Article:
Here in the office halls of Rock is the New Roll we appreciate Jazz and enjoy listening to a great Jazz recording whether it be Chick Corea, Charles Brown, Herbie Mann or Oscar Peterson. With the sudden realization that we were a bit behind on listening to the Jazz albums released this year with the help of our Jazz writer Barnaby Lark we set out to right this wrong.
Cochemea – All My Relations
Cochemea has spent much of his diverse musical career as a soloist, musical director, composer, and ensemble player. Known mostly for his work with Sharon Jones and the Dap Kings as a saxophone player. With his latest long player, All My Relations, he combines his roots in Jazz, Latin, Funk, and Rock into a polyrhythmic blend of indigenous and spiritual splendor.
Veronica Swift – Confessions
Having guested for Chris Botti, Wynton Marsalis, and many more, Veronica Swift is one of the sparkling new voices on the Jazz scene today. With Confessions, despite her tender age of 24 she is poised to enter the pantheon of modern day torch singers.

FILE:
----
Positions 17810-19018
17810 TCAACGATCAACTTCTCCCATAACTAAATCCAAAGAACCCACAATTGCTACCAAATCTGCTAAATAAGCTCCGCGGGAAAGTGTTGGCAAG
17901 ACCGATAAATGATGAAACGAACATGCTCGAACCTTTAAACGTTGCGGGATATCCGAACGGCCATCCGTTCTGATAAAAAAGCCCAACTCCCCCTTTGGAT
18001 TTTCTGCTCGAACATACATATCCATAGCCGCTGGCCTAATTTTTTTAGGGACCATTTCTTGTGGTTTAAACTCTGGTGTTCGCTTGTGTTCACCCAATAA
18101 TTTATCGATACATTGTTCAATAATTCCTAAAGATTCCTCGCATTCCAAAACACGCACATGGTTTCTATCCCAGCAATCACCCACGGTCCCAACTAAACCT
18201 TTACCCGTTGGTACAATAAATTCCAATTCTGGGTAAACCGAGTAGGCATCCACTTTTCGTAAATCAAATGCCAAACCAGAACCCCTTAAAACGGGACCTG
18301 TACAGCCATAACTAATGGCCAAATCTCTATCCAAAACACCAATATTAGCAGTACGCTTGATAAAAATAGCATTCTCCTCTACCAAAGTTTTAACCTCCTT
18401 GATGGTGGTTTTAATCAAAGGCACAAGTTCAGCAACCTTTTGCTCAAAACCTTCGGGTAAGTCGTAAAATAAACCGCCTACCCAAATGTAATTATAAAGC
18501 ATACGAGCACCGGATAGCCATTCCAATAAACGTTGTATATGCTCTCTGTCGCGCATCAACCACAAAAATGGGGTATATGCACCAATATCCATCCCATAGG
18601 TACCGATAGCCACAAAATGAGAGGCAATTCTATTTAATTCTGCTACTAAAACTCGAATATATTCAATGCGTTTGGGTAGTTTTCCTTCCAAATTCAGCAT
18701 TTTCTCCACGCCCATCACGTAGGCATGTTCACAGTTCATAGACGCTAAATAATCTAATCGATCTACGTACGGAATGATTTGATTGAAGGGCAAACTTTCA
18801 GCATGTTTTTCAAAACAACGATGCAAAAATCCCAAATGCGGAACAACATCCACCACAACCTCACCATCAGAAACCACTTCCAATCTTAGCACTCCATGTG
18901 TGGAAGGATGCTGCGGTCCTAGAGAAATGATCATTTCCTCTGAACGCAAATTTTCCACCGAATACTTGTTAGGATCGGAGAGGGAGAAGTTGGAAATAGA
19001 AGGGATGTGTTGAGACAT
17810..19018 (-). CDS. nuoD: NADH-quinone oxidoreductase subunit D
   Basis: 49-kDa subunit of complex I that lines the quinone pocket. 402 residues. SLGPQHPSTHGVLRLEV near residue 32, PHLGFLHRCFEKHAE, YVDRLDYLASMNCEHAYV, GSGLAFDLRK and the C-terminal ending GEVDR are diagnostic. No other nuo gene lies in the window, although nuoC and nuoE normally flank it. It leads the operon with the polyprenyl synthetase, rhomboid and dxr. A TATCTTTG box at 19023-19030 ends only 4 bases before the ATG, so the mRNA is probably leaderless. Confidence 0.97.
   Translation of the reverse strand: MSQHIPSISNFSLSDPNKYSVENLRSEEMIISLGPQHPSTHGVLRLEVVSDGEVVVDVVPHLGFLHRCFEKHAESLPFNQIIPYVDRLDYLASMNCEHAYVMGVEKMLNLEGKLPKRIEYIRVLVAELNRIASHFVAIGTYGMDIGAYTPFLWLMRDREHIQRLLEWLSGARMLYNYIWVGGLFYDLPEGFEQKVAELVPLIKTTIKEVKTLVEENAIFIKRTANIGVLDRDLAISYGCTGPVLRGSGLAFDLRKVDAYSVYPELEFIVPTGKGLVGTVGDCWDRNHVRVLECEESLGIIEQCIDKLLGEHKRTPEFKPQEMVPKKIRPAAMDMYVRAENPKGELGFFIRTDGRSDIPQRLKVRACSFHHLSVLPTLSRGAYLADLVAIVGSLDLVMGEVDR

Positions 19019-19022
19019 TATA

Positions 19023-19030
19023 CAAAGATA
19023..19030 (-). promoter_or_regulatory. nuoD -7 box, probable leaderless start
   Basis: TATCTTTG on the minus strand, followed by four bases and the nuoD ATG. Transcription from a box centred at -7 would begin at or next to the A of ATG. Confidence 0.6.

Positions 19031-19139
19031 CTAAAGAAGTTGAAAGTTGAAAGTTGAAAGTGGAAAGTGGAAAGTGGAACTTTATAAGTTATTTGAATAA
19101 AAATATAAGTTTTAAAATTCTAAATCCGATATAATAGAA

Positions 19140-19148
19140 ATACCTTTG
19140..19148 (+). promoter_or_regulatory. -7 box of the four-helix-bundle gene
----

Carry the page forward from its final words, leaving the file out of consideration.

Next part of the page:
Camila Meza – Ambar
A bonafide triple threat Camila Meza Sings, plays exquisite guitar, and writes most of the songs on her latest release,Ambar. Singing in both her native Chilean tongue as well as English, her George Benson and Pat Methany influenced soundscapes with full orchestral accompaniment are delicately nuanced wonders.
Chick Corea, Christian McBride, Brian Blade – Trilogy 2 (Live)
This follow up to the Grammy winning 2013 album, Trilogy, that featured a collaboration between pianist Chick Corea, bass player Christian McBride, and drummer Brian Blade, All virtuoso players in their own right. Highlights abound on these live sessions, but the searing rendition of Corea’s Latin fusion opus “500 Miles High” is ear popping.
Wallace Roney – Blue Dawn – Blue Nights
With this eclectic ensemble of stellar Jazz musicians including Lenny White, who plays on four tracks here, Trumpeter Wallace Roney both leads and stands in the shadows on this set of energetic tracks. On “Why Should There Be Stars” the pin-drop of the trumpet, piano and upright bass engages the listener, and even the inclusion of Toto’s “Can’t Stop Me Now” shows that in the hands of master musicians like this, the sky is the limit.